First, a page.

China’s soybean imports from Brazil fall in May, U.S. shipments jump
China’s soybean imports from Brazil fell in May while shipments from the United States rose sharply, customs data showed on Monday, as high prices curbed demand for South American cargoes.
The world’s top soybean buyer imported 7.79 million tonnes of the oilseed from Brazil in May, down from 9.23 million tonnes a year earlier, data from the General Administration of Customs showed.
Shipments from the United States in May came in at 1.73 million tonnes, up sharply from 244,431 tonnes a year earlier, according to customs data.
Chinese buyers turned to U.S. soybeans for better profits during the peak Brazilian soybean export season, as bad weather pushed up prices of the oilseed in the South American country.
For the first five months of the year, China brought in 20.47 million tonnes of Brazilian beans, up from 15.66 million tonnes in the same period of last year.
Imports from the United States for January to May came in at 16.77 million tonnes, down from 21.51 million tonnes the previous year.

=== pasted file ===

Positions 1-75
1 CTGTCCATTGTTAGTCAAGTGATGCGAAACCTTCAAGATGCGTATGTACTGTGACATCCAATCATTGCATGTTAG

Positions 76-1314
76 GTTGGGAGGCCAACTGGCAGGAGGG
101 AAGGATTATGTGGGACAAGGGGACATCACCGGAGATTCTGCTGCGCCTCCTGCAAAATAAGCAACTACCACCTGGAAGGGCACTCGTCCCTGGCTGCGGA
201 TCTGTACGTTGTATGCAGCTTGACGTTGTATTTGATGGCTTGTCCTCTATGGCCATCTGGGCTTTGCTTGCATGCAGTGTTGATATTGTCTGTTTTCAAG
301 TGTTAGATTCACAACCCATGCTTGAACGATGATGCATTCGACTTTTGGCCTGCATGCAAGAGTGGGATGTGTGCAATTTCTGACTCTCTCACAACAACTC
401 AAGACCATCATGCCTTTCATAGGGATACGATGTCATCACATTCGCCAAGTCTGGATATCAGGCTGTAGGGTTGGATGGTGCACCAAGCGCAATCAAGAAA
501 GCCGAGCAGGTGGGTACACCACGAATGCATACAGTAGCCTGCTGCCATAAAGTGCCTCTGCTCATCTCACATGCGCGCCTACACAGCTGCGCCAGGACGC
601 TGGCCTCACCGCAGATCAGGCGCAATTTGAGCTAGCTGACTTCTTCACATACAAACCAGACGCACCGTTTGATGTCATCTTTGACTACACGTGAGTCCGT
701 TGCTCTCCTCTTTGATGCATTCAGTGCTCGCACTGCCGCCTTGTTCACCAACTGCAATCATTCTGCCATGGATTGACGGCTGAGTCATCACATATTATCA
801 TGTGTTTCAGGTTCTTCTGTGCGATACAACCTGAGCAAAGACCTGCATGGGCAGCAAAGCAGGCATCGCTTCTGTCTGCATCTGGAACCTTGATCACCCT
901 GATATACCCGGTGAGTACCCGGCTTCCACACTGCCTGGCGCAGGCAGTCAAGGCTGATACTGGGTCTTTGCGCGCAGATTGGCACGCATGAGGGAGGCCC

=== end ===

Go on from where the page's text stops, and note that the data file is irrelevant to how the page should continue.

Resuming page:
Poor crush margins have been weighing on crushers’ appetite for soybeans in recent months. Crushers in Rizhao lost about 172 yuan ($25.75) from each tonne of soybeans processed. CNSOY-RZO-MRG
Demand for soymeal from the feed sector has come under pressure as the farming sector has struggled to make profits.
COVID-19 curbs also restricted movement of goods and people, disrupting the normal feed trade and dampening business.
But hog margins have improved in the past two months, returning to positive terrain due to rising pig prices. JCI-HOGM-HENAN
With pig prices expected to grow stronger, demand for soymeal could pick up and return crushing margins to positive territory in a couple of months, after crushers work through their large soymeal stocks, traders said.
China currently has ample supplies of soybeans, with 9.67 million tonnes received in May and June arrivals seen at nearly 9 million tonnes, leading to high soymeal inventories.
Source: Reuters (Reporting by Hallie Gu and Dominique Patton; Editing by Richard Pullin and Jacqueline Wong)